Alan Williams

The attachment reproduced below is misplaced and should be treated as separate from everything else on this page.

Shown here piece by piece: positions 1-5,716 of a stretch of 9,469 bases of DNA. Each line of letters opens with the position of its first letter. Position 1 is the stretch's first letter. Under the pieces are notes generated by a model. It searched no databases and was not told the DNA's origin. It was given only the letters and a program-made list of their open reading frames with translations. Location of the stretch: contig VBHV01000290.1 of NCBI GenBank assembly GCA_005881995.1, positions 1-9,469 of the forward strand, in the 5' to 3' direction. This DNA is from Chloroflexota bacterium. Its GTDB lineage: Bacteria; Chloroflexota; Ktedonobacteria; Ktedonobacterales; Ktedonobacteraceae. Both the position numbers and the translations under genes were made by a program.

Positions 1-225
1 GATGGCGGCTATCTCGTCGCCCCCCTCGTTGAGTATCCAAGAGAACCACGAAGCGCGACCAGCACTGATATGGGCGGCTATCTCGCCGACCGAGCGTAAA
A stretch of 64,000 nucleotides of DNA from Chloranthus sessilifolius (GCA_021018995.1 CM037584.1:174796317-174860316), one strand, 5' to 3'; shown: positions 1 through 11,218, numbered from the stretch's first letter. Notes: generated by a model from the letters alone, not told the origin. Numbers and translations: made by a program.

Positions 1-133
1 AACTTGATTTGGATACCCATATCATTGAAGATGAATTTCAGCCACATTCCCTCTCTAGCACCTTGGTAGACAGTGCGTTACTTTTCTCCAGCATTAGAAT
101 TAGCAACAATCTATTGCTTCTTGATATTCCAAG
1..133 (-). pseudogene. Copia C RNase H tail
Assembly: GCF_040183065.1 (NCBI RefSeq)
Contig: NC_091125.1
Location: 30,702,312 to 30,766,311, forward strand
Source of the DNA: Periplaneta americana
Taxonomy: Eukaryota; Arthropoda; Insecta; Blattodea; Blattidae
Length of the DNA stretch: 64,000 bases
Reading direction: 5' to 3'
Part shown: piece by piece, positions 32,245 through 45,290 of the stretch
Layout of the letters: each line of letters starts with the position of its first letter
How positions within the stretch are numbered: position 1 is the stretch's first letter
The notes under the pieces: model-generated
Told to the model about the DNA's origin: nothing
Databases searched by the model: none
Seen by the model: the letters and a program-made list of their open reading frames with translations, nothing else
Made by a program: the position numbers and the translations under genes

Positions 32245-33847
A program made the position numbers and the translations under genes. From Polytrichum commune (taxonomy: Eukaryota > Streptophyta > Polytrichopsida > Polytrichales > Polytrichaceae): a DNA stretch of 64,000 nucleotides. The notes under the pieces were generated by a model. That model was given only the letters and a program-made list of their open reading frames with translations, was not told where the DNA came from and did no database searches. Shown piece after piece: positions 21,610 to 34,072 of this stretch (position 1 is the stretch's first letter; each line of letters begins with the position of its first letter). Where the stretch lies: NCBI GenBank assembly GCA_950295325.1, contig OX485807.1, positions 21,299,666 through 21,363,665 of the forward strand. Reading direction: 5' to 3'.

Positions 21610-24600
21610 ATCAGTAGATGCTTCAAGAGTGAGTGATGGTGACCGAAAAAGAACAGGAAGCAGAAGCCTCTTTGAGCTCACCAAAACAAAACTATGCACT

A wide and somewhat forthright range of responses to my comments last month about the huge disparity between road and rail safety standards. One of the most heartfelt came from Ann Mahood, who has an interest in social history and worked in the road collision department of Essex Police for 12 years, dealing mainly with the paperwork relating to fatal accidents. She writes ‘I was constantly shocked at the fragility of life on the road and the total “head in the sand” response to road deaths by those in alleged control of our country’. Ann reminds us that for every road death the number of people directly affected, both emotionally and in many cases financially, is huge – family members, others involved in the accident, and the emergency service workers who attend. So the total cost to the country, both economically and socially, is many times greater than the raw accident figures, bad enough although they are, might suggest. Yet because of cuts to policing budgets and the ever-increasing focus on other social problems, ‘traffic cops are an endangered species’.

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